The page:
Articulation of Sound Forms in Time Analysis

Susan Howe

Articulation of Sound Forms in Time

(Literary Masterpieces, Volume 8)

During the 1970’s, a new group of poets, dubbed “language” or “language-centered,” sprang up in New York and San Francisco. These poets, who detach language from its conventional meanings and forms, produce an “unreadable” text. They protest political oppression by rebelling against the restrictions which the traditional structure of language imposes on the reader. Among the leading figures in this group are Ron Silliman, Charles Bernstein, and Susan Howe.

Articulation of Sound Forms in Time resembles a long ski run. With no titles or page numbers, and little terminal punctuation, the poems allow the practiced reader to glide in their synchronic flow. Reading the work is like skiing fresh powder. The brief book contains two major sections: “Hope Atherton’s Wanderings” and “Taking the Forest.” Immediately preceding these two sections, an extract from a letter dated June 8, 1781, describes how Atherton, a minister ordained in 1670 in Hatfield, Massachusetts, participated in the fight against the Indians at the falls above Deerfield in May, 1676. Atherton, unhorsed and separated from the company, wandered in the woods for several days before he reached Hadley, on the opposite side of the Connecticut River from where he first lost touch with his companions. According to his own story and that of his son, who had talked with the Indians, Atherton offered to surrender to the Indians, who fearfully ran from him.

Section 1 consists of sixteen brief poems, easily identified as separate pieces because of their unique forms and placement on the page, although none has a title. Form ranges from that in poem 10, which consists of two lines jammed together vertically, through poems composed of triple-, double-, and unspaced lines, to the uniqueness of poems 14 and 15. These poems each contain seven lines consisting of exactly the same words. Lines 2 through 5, however, mirror one another, one section beginning with “is” and ending with “Mohegan,” and the other beginning with “Mohegan” and ending with “is.” Also, the final two words of the last two lines in these poems are set apart and reversed: “upside/sideup” in poem 14 becoming “sideup/upside” in poem 15.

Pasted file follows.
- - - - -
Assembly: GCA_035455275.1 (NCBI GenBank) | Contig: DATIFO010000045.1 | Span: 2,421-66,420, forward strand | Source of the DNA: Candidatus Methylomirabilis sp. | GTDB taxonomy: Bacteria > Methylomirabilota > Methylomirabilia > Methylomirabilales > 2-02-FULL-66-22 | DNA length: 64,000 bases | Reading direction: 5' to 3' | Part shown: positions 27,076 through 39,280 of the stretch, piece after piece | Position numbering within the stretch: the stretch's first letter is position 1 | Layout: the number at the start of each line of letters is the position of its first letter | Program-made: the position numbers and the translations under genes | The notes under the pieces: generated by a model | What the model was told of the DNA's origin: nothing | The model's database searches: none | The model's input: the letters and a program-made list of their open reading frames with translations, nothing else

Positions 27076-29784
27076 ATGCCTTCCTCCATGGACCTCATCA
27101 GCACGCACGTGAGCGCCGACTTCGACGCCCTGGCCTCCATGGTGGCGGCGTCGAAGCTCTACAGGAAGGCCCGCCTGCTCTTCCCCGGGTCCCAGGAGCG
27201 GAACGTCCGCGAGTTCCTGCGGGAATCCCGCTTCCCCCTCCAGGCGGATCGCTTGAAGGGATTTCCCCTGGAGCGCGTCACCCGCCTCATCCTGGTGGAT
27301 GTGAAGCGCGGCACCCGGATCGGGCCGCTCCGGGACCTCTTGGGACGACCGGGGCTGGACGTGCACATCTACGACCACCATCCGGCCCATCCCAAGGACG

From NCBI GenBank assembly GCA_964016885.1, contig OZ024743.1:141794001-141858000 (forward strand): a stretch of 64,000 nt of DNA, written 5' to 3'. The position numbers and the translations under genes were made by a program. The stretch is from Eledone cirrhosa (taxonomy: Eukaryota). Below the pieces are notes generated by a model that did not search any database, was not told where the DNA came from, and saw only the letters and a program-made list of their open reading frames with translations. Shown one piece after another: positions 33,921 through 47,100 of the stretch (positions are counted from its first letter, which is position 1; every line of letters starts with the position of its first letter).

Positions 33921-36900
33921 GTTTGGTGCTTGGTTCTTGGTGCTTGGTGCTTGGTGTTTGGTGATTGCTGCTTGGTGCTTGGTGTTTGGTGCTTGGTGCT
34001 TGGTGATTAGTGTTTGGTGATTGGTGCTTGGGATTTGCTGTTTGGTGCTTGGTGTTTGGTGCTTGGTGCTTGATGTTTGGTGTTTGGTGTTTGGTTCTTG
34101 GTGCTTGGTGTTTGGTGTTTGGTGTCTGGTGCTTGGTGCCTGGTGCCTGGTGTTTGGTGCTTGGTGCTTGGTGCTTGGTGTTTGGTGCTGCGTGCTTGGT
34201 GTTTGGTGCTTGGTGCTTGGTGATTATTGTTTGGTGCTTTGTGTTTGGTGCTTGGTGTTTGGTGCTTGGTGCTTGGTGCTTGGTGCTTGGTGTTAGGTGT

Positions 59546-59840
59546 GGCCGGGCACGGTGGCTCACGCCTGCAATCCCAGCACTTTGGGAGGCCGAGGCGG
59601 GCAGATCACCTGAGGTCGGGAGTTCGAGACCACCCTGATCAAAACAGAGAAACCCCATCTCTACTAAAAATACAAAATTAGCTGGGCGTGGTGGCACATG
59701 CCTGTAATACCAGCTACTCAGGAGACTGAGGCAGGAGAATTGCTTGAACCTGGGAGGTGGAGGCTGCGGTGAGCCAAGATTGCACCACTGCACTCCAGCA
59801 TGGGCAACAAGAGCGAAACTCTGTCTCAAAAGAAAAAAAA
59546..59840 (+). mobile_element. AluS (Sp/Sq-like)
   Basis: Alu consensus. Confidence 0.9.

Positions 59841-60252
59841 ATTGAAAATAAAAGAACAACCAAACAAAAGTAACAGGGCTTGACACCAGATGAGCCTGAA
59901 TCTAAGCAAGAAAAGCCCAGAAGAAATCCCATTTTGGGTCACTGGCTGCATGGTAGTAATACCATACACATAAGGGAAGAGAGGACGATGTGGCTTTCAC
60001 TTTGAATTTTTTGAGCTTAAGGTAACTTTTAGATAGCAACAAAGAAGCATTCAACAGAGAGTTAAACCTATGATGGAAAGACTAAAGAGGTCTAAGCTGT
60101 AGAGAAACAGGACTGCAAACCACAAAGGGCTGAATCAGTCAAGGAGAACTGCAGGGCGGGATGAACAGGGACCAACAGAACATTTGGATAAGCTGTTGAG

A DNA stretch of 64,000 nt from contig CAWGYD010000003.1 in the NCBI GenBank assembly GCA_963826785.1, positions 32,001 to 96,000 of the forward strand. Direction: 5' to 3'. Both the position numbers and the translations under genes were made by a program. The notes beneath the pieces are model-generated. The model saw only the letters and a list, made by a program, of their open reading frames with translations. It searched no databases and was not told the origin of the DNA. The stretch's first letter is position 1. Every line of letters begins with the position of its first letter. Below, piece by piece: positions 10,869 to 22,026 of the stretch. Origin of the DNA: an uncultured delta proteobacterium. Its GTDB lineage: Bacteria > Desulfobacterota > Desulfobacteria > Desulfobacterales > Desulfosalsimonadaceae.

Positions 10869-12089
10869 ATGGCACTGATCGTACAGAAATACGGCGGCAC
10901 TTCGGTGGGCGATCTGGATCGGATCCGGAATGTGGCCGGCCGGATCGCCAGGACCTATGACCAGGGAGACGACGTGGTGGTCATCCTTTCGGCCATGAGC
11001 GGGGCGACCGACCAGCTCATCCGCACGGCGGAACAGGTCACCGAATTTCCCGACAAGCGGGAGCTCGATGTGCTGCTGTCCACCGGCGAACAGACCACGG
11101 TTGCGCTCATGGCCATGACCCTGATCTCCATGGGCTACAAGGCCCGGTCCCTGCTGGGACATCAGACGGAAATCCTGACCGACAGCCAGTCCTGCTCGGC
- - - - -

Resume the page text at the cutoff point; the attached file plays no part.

Skiing through section 1, the novice reader can tumble not only on the variety of forms but on the poems’ sparse terminal punctuation, their broken syntax, and their varied spacing. The punctuation scheme of the poems makes the reader stop completely only twice, signaled by the period after “etc” in poem 1 and the colon and dash after “Loving Friends and Kindred” in the final poem of the section. Added to the scarcity of terminal punctuation, broken syntax causes the reader to inch through the majority of poems in section 1, making poems 8, 9, 13, 14, and 15 especially challenging. For example, poem 8 reads in its entirety:

rest chondriacal lunacyvelc cello viable toilquench conch uncannuncdrumm amonoosuck ythian

Other devices slow the reader, such as triple spaces between some words and no spaces between others, emphasizing the fractured syntax of many of the poems in section 1.

In contrast to this unconventional punctuation and spacing, the diction in section 2 relies heavily on tradition. Words such as “espied” and “Mylord,” coupled with “Prest” and “Stedyness,” lend a seventeenth century flavor, as do abbreviations such as “abt” and “ordr.” Such diction permeates especially the first seven poems of section 1, as do such proper names as “Capt. Turner” and “Clay Gully” and such food items as “two rotted beans” and “Pease of all sorts.”

The diction in poems 12 and 16, however, sounds distinctly twentieth century. “Grail face of bronze or brass” and “Talismanic stepping-stone children” evoke the power of twentieth century figurative English, whereas a line such as “We must not worry/ how few we are and fall from each other” shows the plain, direct style popular during the same period.

Howe also provides, in poems 8 and 9, a clear distinction between two major contributors to both seventeenth and twentieth century English language, the classical and Germanic antecedents. Of the thirteen words in number 8, ten have...

(The entire section is 1809 words.)


(Literary Masterpieces, Volume 8)

London Review of Books. IX, October 15, 1987, p. 6.